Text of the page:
Adapting to climate change and strengthening resilience are becoming priorities for the international community – however, they require greater ambition in climate policy. 107 governments and numerous international organisations have endorsed a call for action on raising ambition at the United Nations Climate Change Summit on 23rd September 2019. Following the summit, the Global Commission on Adaptation will begin its Year of Action to meet the climate challenges ahead. The Year of Action is here to accelerate climate adaptation around the world, to improve human well-being and to drive more sustainable economic development and security.
Climate adaptation as an agent for peace and security is identified as one of the driving forces of the Year of Action in the flagship report of the Global Commission on Adaptation, published ahead of the summit. In our work on climate security, we consider the potential role of climate change adaption as a threat minimizer, departing from the observation that climate change increases the frequency and severity of natural disasters, and reduces access to and the availability of resources. The resulting environmental changes have serious negative impacts on human development, peace and security.
From this perspective, a profound understanding of the interplay between climate change, adaptation, vulnerability and crisis prevention is crucial if decision-makers are to design and implement effective adaptation measures that strengthen resilience and promote long-term sustainable development. This is particularly important in developing countries and fragile states, where people already live in precarious conditions. This was also one of the key results of the flagship report A New Climate for Peace, commissioned by the G7 foreign ministers and published back in 2015 by adelphi and partners.
To address the lack of action on climate change adaptation, which often can be observed in conflict prone areas, we have prepared the ‘Guidelines for conflict-sensitive adaptation to climate change’. Published by the German environment Agency (UBA) ahead of the climate summit, the guidelines outline how to design and implement an adaptation project in a fragile or conflict-affected context. Addressing especially planners and project managers, the guide provides tools and methods to ensure that an adaptation project does not exacerbate tensions and, ideally, contributes to peace and stability. So, some food for thought as we enter a Year of Action towards strengthening resilience.
The Kingdom of the Netherlands has contributed $28 million to back FAO's work to boost the resilience of food systems in Somalia, Sudan, and South Sudan - part of a new initiative to scale-up resilience-based development work in countries affected by protracted crises.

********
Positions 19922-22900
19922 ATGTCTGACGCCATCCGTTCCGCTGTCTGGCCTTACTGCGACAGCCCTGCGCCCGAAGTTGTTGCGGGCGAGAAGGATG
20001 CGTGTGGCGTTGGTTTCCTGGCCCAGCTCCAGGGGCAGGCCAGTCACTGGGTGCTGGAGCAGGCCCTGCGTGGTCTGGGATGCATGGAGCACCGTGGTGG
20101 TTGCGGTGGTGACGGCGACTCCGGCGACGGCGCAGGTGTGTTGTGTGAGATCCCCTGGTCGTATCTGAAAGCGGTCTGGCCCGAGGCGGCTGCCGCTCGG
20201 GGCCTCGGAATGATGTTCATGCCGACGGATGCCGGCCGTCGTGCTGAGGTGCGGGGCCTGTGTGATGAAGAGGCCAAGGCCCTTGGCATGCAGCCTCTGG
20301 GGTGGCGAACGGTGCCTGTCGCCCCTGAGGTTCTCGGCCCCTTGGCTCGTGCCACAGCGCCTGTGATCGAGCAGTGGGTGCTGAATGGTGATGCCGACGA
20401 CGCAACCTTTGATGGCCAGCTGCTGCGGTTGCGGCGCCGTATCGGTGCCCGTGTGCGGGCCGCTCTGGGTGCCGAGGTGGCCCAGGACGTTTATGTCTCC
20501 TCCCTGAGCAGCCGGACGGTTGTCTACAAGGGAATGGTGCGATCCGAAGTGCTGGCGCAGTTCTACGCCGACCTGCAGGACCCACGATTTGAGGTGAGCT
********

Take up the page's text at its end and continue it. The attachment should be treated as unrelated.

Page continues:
A group of five small countries have announced that they will launch negotiations on a new Agreement on Climate Change, Trade and Sustainability, which, if successful, would constitute the first international trade agreement focused solely on climate change and sustainable development. The initiative also breaks new ground by aiming to simultaneously remove barriers for trade in environmental goods and services and crafting binding rules to eliminate fossil fuel subsidies. Small countries can pioneer the development of new trade rules that can help achieve climate goals, but making credible commitments, attracting additional participants, and ensuring transparency will be essential ingredients for long-term success.
Ten years after committing to rationalise and phase out inefficient fossil fuel subsidies, G20 countries still subsidise coal, oil and gas to the tune of around USD 150 billion annually. The process to try to move the G20 forward on this issue has been via peer review of fossil fuel subsidies, but these reviews need to be followed by action. Subsidy reforms could free up resources that could be channeled back into government programmes, which would be necessary to mitigate the impacts of rising energy prices on vulnerable populations and to help smooth reforms, and could also be spent on accelerating a clean energy transition.
A new form of organized crime has recently been emerging in the Amazon: illegal mining. Miners fell trees, use high-grade explosives for blasting soils and dredge riverbeds. But the impacts go beyond environmental damage, bringing with it a slew of other social problems. Peace researcher Adriana Abdenur urges policymakers to improve coordination and argues that diplomacy may help prevent further conflicts, corruption and crime.